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Thursday, 25 November 2010
Page: 2230


Senator RONALDSON (2:27 PM) —My question is to the Minister for Broadband, Communications and the Digital Economy, Senator Conroy. Page 22 of the NBN Co. business case summary has assumed a count of 9.6 million national residential premises this year. Where does the NBN Co. draw this data from? Also, where are interest payments accounted for in the business case summary?


Senator CONROY (Minister for Broadband, Communications and the Digital Economy and Minister Assisting the Prime Minister on Digital Productivity) —As I was saying earlier, a range of information has been provided. The government has been committed and remains committed to passing the legislation around these issues. Following a series of detailed discussions with the Independent senators, we decided that to facilitate the passage of this bill we would compromise and provide some of the information that is available and that can sensibly be made available at this time. I am defining that it would be irresponsible, not sensible, to release information that would jeopardise ongoing commercial negotiations with Telstra, ongoing commercial negotiations with other carriers or ongoing commercial negotiations with construction companies on construction costs.


Senator Ronaldson —Mr President, I take a point of order on relevance. These were two quite clear questions that require an answer. Where does the NBN Co. draw this data from on the count of 9.6 million national residential premises? And where are interest payments accounted for in the document?


Senator Ludwig —Mr President, on the point of order: the minister was being directly relevant to the question. The question was asked about the business case. The minister is responding to the question asked and I humbly submit there is no point of order.


The PRESIDENT —Senator Conroy, you have been going for just over a minute. You have 51 seconds remaining to address the question that has been asked of you.


Senator CONROY —As I was saying, Mr Quigley has repeatedly made clear the dangers that there could be in releasing some of this information, and those opposite are being absolutely irresponsible in their ridiculous demands. Senator Ronaldson was drawing from page 22 of the business case, where it states:

Total premise sizing has been based on G-NAF (Geocoded National Address File) national address index, which uses multiple address sources including Government land records, Australia Post and the Australian Electoral Commission. In conjunction with work carried out—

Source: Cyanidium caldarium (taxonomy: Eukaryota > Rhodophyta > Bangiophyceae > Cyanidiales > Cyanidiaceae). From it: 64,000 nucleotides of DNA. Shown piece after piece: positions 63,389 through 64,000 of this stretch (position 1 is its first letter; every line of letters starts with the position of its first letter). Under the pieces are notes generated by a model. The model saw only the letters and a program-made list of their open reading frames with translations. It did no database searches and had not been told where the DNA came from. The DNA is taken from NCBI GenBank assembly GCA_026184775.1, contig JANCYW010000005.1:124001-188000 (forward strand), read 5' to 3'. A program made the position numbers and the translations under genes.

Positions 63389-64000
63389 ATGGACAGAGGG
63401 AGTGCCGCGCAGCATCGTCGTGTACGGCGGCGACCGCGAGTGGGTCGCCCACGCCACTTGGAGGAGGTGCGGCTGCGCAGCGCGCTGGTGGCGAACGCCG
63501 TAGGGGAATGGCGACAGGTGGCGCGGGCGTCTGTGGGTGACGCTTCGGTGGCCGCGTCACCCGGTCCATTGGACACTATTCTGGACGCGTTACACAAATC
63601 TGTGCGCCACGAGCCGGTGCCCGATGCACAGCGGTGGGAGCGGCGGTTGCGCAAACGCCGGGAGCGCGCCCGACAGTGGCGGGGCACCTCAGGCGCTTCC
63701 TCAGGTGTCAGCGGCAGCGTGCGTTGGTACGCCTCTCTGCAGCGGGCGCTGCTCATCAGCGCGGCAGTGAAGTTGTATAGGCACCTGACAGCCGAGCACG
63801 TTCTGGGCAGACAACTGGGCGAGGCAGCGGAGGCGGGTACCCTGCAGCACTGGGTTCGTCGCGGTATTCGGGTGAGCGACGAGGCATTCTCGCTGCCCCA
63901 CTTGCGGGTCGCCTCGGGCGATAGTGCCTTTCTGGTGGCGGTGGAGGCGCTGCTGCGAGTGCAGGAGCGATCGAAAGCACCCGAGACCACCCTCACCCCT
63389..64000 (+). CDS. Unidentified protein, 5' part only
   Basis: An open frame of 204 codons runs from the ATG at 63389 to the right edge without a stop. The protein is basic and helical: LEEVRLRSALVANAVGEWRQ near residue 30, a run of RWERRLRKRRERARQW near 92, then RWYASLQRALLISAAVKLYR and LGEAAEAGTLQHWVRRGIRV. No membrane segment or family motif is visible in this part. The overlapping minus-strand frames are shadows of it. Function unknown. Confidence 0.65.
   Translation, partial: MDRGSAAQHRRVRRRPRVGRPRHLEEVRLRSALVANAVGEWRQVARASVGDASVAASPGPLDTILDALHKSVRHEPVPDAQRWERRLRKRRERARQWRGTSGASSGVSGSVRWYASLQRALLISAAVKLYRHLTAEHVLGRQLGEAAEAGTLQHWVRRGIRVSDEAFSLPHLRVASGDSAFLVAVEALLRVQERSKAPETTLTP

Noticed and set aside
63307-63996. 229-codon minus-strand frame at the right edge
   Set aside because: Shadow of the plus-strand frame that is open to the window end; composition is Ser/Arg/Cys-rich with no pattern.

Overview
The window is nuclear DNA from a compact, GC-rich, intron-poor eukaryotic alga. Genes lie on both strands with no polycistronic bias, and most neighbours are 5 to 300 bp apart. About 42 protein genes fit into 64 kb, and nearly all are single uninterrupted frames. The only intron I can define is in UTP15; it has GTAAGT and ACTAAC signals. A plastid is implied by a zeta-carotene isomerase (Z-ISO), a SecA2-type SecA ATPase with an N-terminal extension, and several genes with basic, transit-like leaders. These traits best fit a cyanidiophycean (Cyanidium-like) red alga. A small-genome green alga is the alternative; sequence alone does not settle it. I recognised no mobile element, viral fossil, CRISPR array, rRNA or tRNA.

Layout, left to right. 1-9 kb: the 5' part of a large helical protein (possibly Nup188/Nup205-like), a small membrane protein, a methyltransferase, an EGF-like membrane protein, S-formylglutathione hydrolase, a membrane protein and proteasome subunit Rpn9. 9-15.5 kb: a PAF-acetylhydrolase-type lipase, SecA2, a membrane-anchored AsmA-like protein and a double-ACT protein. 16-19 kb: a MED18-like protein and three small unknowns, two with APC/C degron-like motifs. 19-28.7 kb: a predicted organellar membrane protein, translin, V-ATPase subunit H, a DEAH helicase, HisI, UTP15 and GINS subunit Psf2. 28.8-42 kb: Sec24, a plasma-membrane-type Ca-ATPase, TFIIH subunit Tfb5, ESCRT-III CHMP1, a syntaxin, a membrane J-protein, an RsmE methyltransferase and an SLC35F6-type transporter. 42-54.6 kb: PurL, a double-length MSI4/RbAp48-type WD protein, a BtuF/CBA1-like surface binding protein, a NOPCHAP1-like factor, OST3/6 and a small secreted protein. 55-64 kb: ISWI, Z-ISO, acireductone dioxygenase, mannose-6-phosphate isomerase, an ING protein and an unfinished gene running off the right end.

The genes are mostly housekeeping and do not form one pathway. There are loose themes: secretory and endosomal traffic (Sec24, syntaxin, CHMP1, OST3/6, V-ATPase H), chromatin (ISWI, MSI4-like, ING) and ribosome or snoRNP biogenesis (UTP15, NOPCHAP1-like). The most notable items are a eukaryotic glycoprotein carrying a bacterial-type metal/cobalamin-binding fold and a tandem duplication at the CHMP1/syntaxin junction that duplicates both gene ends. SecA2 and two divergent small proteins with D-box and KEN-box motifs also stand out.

(Time expired)


Senator RONALDSON —Mr President, I ask a supplementary question. Is the minister aware that ABS data on household numbers indicates that there are only 8.35 million households in Australia in 2010? How does the NBN Co. know about 1.25 million more residential premises—in effect, a lost city about the size of Perth—than the ABS does?


Senator CONROY (Minister for Broadband, Communications and the Digital Economy and Minister Assisting the Prime Minister on Digital Productivity) —The document goes on to say:

In conjunction with work carried out by the Department of Broadband, Communications and the Digital Economy, NBN Co has assumed a starting national premise count of 10.9 million—

in 2010—

comprising 9.6 million residential premises and 1.3 million business premises.


Senator RONALDSON —Mr President, I ask a further supplementary question. With an assumed take-up rate of 69 per cent, doesn’t this overestimation of residential premise numbers mean that NBN Co. has also overestimated their number of customers by more than 850,000? Doesn’t this make a complete and utter mockery of the so-called ‘conservative’ estimates in the business case?


Senator CONROY (Minister for Broadband, Communications and the Digital Economy and Minister Assisting the Prime Minister on Digital Productivity) —Senator Ronaldson is seeking to draw from one source. As the document I have quoted from says, there is a range of sources. I am prepared to back the information in the business plan against Senator Ronaldson’s posturing, because at the end of the day what those opposite are about is opposing and wrecking the National Broadband Network. They had 11½ years to try to do something about broadband and the declining fortunes of this country when they were in government, and they failed miserably. They are up to their 20th broadband plan, and the good news is that it is three dot points—after nearly 15 years on broadband, they have a policy of three dot points. (Time expired)